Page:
His enthusiasm morphed into depression, and for a while that was okay. He justified it as an artistic feeling—if you’re always happy then you have nothing to complain about, therefore you have nothing to write because writing was the only way a writer could exorcise his demons. He waited at the keyboard many more days, but a solution never materialized.
One night in Carlos’s basement he shared his writing dilemma with Carlos. Bruno said he probably needed to get a thesaurus. That would help with all those words.
Carlos passed him the joint and said, “What do you need a fucking thesaurus for? Don’t you know how to speak English?”
Bruno took a hit, sputtered a cough, exhaled and said, “Yeah, but my vocabulary isn’t extensive. I need to work on that. You shouldn’t repeat the same words.” He handed the joint back to Carlos.
“Who says?” said Carlos.
“It’s part of the technical aspects of writing. That’s what they taught us in English class.”
“Bullshit. The story’s what matters. You can use the most brilliant set of words, every one can be different, and all your sentences can be perfect but if your story sucks nobody’s going to take the journey. ”
Carlos put a hand on Bruno’s shoulder and said, “Brunes. Don’t let the words get in the way of your story. Tell it to me like you’re talking to me now. Tell it like you’re trying to convince me that what your saying is interesting. It doesn’t have to have a point, it doesn’t have to surprise me at the end. Shit, it doesn’t even have to have an ending. It can trail off, leave me wondering, that’s all right, as long as you kept me interested while you were telling it. And, uh, throw a bunch of ‘of courses’ in there, even if its not obvious what your ‘of course’ refers to, it gives the narrative a professional feel.”
Bruno had never thought of putting ‘of courses’, though he had read it in many narratives, and it did sound very professional.
“What’s the story about?” said Carlos.
“Well, I’ve been thinking about it a long time now, and just today I got this idea. It’s about a woman, and she’s walking home one night—”
“Hold up. That’s a mistake. You’re not a woman. How are you going to personify your character if you’re unable to get into its mind? Write what you know is what they say. How are you going to get into the mind of a woman? Oh, sure, you can guess, make assumptions from exterior observation, but how do you really figure out what a woman is thinking? You’re a man. Make your character a man. So, what happens to this man?”
“As he’s walking home one night he gets attacked by a vampire.”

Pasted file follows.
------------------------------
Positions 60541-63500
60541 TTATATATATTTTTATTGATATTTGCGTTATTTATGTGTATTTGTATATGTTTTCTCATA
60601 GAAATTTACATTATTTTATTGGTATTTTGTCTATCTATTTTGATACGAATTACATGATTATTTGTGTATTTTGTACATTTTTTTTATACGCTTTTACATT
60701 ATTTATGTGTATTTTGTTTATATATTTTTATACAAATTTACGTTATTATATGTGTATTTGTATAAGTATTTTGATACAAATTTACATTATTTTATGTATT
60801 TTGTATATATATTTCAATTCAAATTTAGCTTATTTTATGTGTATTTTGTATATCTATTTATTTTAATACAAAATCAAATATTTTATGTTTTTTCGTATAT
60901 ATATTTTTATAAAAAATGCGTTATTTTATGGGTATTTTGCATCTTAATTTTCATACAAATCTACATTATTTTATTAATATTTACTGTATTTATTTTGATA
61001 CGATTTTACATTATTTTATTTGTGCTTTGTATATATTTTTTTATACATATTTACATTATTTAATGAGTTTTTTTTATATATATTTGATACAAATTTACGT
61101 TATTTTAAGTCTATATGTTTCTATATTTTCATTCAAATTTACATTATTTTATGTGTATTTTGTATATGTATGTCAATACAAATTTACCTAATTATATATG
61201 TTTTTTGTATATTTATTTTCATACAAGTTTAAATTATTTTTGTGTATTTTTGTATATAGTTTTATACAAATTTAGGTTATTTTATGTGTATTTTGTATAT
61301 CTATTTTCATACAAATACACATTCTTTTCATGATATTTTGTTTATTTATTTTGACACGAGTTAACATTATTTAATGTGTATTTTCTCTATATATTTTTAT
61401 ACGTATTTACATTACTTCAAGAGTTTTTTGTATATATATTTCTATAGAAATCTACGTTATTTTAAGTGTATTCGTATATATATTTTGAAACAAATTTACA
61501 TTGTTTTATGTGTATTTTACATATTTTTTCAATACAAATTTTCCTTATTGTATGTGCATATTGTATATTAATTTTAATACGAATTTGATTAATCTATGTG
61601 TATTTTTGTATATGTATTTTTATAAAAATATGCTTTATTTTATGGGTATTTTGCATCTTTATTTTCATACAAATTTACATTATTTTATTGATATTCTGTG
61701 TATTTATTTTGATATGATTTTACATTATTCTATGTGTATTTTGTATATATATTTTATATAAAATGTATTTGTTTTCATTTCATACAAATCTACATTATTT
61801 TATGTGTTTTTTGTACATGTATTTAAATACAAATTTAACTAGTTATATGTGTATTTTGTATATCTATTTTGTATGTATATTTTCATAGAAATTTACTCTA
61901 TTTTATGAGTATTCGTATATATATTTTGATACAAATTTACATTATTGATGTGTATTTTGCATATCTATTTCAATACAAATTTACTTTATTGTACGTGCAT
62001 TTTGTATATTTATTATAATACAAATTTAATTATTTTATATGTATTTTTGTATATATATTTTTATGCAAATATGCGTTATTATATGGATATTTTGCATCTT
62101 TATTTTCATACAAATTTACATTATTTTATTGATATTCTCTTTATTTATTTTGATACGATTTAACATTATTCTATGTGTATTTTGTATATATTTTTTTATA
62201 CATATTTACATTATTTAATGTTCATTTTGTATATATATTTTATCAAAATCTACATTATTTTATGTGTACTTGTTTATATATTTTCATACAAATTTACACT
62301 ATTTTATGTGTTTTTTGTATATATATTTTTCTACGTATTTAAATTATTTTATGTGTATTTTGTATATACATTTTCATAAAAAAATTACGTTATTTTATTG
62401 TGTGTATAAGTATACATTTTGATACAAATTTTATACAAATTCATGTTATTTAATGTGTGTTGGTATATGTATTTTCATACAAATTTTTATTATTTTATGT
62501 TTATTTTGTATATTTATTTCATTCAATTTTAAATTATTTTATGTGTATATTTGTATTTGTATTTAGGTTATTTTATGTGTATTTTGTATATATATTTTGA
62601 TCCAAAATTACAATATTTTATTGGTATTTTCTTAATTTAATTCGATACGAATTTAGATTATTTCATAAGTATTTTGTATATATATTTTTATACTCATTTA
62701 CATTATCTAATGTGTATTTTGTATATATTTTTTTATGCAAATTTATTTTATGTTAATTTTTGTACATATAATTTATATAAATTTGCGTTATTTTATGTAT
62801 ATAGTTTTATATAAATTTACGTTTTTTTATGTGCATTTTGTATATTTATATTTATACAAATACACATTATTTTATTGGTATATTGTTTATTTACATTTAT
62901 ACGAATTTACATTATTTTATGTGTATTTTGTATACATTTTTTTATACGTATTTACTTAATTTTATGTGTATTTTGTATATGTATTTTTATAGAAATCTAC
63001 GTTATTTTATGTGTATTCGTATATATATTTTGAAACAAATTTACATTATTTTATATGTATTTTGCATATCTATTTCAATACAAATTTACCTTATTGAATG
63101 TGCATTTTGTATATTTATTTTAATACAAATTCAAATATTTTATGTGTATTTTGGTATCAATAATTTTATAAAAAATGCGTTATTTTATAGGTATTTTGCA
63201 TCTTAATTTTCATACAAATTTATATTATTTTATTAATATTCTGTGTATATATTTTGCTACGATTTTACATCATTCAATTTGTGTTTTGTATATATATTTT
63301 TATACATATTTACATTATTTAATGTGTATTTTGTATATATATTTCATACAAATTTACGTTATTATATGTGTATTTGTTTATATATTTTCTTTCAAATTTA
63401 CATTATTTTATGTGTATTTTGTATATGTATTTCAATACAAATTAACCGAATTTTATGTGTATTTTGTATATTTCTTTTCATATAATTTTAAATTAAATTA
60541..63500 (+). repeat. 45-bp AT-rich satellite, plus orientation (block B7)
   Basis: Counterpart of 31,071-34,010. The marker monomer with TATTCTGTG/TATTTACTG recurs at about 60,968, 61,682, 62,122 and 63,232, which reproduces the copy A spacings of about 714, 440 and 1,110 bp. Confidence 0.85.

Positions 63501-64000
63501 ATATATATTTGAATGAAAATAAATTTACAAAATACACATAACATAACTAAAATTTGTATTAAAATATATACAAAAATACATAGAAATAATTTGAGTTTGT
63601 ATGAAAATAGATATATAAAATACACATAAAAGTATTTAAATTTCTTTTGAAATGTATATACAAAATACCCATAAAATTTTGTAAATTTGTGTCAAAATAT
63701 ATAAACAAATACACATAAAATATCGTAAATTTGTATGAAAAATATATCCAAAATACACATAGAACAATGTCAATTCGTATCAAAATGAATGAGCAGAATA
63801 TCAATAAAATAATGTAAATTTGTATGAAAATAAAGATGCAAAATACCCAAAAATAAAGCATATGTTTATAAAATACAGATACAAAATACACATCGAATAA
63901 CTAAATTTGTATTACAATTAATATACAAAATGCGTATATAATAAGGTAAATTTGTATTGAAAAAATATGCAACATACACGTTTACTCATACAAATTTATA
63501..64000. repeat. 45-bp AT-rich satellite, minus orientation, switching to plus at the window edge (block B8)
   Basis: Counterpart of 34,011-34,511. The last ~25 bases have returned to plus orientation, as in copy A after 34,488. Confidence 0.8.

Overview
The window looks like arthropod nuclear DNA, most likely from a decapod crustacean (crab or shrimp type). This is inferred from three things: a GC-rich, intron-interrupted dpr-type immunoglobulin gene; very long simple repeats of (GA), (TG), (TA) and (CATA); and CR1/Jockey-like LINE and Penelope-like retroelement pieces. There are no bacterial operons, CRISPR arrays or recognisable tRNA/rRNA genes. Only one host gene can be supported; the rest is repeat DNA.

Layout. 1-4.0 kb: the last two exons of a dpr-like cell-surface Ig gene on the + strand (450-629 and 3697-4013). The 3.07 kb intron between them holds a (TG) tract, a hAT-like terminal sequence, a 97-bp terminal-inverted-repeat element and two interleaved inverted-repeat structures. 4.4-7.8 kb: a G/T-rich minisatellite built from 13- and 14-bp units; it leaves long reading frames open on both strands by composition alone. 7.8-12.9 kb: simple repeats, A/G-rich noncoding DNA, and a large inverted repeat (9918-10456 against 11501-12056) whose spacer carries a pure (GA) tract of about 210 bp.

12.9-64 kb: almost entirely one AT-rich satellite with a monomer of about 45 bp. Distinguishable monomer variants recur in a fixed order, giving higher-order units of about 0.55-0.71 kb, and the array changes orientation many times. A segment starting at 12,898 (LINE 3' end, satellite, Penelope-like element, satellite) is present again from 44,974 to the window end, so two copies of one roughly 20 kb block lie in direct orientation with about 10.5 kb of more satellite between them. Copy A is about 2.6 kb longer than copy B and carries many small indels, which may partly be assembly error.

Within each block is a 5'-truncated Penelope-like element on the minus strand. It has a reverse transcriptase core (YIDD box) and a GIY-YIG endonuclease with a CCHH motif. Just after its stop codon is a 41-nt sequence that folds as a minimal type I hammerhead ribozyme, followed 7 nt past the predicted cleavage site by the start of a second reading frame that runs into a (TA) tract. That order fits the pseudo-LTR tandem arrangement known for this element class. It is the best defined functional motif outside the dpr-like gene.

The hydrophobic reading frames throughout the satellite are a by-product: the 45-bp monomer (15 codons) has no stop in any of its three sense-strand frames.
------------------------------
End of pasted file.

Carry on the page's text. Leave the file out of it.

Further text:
Carlos stared at him. “Really?” he said.
Bruno shrugged. “It’s a work in progress.”
“You’re going to write horror?” he said.
“It’s a work in progress.”
“The horror genre, and especially vampires, has been exhausted.”
“But I like horror. I want to write about what I like.”
“Okay but even so, a vampire preying on a man is not as engaging as it preying on a woman. I mean that’s classical, that’s sexy.”
“So it has to be a woman.”
‘All right. It’s your story. Write it.”
But that was the problem. Bruno didn’t know how to write it. And the added pressure of Carlos asking, “So how’s that story going?” every time they got together created more of a block.
Bruno would respond, “It’s a work in progress.” And Carlos would shrug till one day he finally stopped asking.
Sometimes Bruno went into Carlos’s garret and watched him paint. It was only a small room in the basement, but Carlos called it his garret.
“All great artists have garrets,” he said, “to isolate them from distraction.”
Bruno sat beside him while Carlos applied brush strokes to the canvas. It didn’t look like a hard thing to do. Each brush made a different effect, and if Carlos could do it—in that instant, Bruno considered becoming a painter. There weren’t any words involved, just paint and brushes. He was already fucked up mentally and socially, and you really didn’t have to know how to draw, and when he was a kid, he did like painting by numbers. A few brush strokes here, a splash or a drip there, sitting with your easel in an alley somewhere, and maybe one day a well-connected critic might walk by and see his work and declare him a new found genius. And people would look at his work and see things he’d never intended. And he can stand there, aloof, and act like what he does is no big deal while people tell him he’s great.
But then he thought: how could he live an artist’s life? He couldn’t see himself living downtown, riding a rusty old bicycle to the open-air market to buy a pear and a plum, because that’s all an artist could afford. No, he would never be satisfied with that life.